Bug Chaser

Nov 11 2014 | 01:35 AM

    Bug Directed by William Friedkin

    William Friedkin never evidenced social sympathy in any of his movie-movies. The French Connection was racist and pro-police at the dawn of Blaxploitation. The Exorcist was a Satanic freak show during the Jesus-freak era. Sorcerer remade the French Wages of Fear at the height of the 1970s American Renaissance. To Live and Die in L.A. was a high-tech crime drama opposite the new Indie movement. Rules of Engagement re-fought Operation Desert Storm during the Clinton years. Now, post-Borat, Friedkin makes his own Red State movie, the psychological freak show, Bug.

    Based on a stage play by Tracy Letts, Bug maintains its theatrical origins. It’s a stylized dramatization of American paranoia, portraying the slow-consciousness and consuming fear of the post-9/11 Heartland. Despite superficial “opening-out” exteriors, the story basically happens indoors; the roadside Oklahoma apartment of Agnes (Ashley Judd) becomes a physical and mental crucible or real and imagined anxieties. Politics are hinted at rather than discussed. It’s the same pressure-cooker environment that Friedkin-watchers will recognize from his earlier stage-adaptation movies, Harold Pinter’s The Birthday Party and Mart Crowley’s The Boys in the Band. Neither film was exactly a social mirror; they were genre exercises for a young filmmaker. But in Bug, Friedkin uses his professionalism in the service of an extremely slanted social observation. It once again shows his detachment from fashion.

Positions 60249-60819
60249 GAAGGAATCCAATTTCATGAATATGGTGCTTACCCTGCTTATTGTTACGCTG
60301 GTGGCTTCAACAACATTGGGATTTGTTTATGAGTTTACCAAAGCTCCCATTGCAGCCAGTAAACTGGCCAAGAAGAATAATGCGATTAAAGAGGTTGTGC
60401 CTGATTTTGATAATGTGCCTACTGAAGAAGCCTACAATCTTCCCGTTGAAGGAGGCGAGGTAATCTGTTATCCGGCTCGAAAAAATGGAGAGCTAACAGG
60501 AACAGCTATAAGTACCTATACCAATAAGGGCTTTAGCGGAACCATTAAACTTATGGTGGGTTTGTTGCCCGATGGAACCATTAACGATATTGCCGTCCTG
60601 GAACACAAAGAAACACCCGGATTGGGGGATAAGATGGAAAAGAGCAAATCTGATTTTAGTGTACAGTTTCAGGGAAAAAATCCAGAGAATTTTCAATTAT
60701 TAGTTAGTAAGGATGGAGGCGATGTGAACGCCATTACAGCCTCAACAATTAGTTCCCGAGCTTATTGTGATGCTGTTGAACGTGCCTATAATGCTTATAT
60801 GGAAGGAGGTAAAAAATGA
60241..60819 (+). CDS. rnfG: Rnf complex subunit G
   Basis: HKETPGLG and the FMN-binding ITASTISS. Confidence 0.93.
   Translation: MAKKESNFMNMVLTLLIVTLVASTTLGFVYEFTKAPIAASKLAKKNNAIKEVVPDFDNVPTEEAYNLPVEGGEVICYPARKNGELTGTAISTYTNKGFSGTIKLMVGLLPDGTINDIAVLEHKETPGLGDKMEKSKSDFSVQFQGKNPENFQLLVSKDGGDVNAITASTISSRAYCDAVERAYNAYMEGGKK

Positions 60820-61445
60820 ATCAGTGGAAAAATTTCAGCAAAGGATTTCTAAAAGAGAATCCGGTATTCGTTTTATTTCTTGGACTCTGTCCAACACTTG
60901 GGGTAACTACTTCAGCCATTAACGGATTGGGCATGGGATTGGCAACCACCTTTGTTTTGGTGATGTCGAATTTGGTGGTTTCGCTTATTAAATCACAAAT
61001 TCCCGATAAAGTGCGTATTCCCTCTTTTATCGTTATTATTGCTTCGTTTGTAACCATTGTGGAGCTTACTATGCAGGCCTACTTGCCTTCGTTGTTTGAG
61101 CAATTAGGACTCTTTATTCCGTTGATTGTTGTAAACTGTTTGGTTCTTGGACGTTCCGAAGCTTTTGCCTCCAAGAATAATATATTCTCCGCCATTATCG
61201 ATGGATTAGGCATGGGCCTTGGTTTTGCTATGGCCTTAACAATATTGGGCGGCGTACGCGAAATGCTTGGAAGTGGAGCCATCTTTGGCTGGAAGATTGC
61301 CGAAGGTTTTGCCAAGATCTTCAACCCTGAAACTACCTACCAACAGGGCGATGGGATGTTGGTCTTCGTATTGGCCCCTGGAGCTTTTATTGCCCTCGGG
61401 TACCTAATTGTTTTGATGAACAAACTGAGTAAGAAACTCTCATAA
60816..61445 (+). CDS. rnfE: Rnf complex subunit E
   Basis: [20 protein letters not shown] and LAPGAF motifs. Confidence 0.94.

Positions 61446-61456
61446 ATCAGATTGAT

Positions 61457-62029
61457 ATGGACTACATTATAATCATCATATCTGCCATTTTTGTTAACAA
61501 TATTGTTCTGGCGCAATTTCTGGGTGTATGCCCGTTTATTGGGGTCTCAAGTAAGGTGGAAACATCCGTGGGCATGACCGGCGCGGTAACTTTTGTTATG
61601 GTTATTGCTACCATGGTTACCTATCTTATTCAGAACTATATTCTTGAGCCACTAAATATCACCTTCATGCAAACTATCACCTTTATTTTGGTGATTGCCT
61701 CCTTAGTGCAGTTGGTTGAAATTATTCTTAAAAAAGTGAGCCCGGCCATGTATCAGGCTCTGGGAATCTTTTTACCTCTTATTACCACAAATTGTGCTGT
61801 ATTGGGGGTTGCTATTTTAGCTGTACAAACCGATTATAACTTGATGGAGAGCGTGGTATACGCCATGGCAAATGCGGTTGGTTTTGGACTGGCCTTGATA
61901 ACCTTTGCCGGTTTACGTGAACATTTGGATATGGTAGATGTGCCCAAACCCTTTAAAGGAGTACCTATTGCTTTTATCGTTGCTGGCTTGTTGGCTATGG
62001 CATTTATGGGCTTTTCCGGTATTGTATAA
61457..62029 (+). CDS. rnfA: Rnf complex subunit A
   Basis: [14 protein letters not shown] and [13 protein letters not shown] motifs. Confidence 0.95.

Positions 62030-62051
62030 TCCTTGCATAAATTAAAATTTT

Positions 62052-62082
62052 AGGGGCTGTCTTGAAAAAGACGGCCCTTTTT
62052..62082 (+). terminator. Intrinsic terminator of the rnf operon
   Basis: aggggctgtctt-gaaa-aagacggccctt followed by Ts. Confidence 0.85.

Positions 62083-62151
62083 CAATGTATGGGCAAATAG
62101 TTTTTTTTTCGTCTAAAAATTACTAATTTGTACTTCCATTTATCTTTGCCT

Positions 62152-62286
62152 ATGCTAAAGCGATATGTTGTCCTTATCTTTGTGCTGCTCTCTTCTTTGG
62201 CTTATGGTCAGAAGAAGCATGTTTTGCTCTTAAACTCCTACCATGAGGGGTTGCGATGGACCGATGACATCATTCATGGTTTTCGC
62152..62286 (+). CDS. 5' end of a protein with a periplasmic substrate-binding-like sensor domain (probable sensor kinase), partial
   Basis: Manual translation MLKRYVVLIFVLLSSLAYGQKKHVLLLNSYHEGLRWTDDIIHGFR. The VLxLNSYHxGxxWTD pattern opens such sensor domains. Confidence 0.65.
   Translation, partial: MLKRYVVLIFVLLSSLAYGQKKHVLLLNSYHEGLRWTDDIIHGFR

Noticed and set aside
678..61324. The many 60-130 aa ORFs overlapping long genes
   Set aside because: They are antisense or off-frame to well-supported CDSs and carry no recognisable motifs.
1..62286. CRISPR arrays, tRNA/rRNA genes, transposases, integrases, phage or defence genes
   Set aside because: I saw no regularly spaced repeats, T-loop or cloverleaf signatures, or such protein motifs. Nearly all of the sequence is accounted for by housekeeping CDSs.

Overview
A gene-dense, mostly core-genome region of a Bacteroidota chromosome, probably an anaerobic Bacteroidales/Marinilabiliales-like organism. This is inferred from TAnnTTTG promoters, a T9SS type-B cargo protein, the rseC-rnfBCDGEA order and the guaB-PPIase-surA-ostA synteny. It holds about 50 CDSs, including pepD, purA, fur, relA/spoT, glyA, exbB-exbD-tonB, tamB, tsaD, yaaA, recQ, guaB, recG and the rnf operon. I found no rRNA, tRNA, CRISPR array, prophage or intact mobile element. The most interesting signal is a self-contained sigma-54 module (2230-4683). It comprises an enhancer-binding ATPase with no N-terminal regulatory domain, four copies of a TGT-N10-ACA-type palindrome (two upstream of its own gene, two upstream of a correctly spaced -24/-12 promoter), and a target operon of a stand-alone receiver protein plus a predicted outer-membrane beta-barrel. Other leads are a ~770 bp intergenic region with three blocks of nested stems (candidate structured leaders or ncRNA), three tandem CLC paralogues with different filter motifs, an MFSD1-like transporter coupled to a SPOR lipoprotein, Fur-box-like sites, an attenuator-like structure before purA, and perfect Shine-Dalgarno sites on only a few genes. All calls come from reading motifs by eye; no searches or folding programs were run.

Agnes is a bisexual barmaid trying to rebound from a bad relationship with a redneck (Harry Connick Jr.) when she meets a strange new man, ex-military veteran Peter (Michael Shannon). After anesthetizing herself with booze and quick sex, Agnes gradually comes to personal awareness. Out of combined self-pity and compassion, she shares Michael’s bizarre fixation that as the subject of a government experiment, he has had bugs planted beneath his skin. Playwright Letts’ distillation of government paranoia, cleverly reduces conspiracies from J. Edgar Hoover’s time to the current Patriot Act. Visiting Blue State hysteria upon a Red Stater shows a weird sympathy and Friedkin, as usual, is all about the freak-out.

    Agnes and Michael share a folie a deux that is also a modern American obsession. The more outrageous their fears, the more grotesque Friedkin visualizes the contemporary psychic state. As Agnes and Michael pick at themselves, their once smooth-skinned bodies become living corpses, full of sores, blemishes and the shakes. (They give flop-sweat performances that have been awesome on stage but on film are just … stagey.) It’s all very ugly in the Friedkin manner but then, upon reflection, the conceit reveals a certain rhetorical logic, and the horror show becomes expressive. Whether pro-Patriot Act or simply sympathetic-American, Friedkin has made the first movie to address the paranoia of our time—without flinching. His cinematic thesis recalls what French philosopher, Alain Finkielkraut, recently described as the “penitential narcissism that makes the West guilty of even that which victimizes it.” Bug is about the self-immolating fear and hatred that consume some Americans after 9/11. Friedkin offers a thoughtful, conservative balance to the liberal self-contempt in Eli Roth’s Hostel, the film he might have made when he was a naif.